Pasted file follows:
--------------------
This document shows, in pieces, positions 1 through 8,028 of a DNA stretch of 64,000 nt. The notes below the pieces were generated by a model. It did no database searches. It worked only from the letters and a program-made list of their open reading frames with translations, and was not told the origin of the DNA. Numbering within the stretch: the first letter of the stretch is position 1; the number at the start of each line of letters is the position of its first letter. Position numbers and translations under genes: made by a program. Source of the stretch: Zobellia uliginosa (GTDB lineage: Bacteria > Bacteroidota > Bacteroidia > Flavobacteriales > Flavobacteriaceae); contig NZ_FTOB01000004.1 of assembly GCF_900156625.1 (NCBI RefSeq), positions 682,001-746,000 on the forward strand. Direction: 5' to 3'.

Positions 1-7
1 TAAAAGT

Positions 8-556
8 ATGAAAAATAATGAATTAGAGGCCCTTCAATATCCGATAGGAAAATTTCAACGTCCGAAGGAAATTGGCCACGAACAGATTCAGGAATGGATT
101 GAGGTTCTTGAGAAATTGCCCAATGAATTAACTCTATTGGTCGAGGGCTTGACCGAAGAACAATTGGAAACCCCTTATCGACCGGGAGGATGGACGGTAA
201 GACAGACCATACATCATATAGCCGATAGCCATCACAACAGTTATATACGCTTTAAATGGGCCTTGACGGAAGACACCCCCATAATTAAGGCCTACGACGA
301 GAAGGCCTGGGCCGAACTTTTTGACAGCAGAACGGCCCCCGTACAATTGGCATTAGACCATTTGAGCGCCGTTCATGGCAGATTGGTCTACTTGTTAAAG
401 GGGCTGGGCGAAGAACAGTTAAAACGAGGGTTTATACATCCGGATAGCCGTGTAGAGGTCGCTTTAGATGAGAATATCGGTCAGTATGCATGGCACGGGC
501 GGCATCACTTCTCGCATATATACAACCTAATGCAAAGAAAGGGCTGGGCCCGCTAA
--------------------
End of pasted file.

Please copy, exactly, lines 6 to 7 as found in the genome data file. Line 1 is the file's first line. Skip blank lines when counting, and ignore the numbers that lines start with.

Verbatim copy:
101 GAGGTTCTTGAGAAATTGCCCAATGAATTAACTCTATTGGTCGAGGGCTTGACCGAAGAACAATTGGAAACCCCTTATCGACCGGGAGGATGGACGGTAA
201 GACAGACCATACATCATATAGCCGATAGCCATCACAACAGTTATATACGCTTTAAATGGGCCTTGACGGAAGACACCCCCATAATTAAGGCCTACGACGA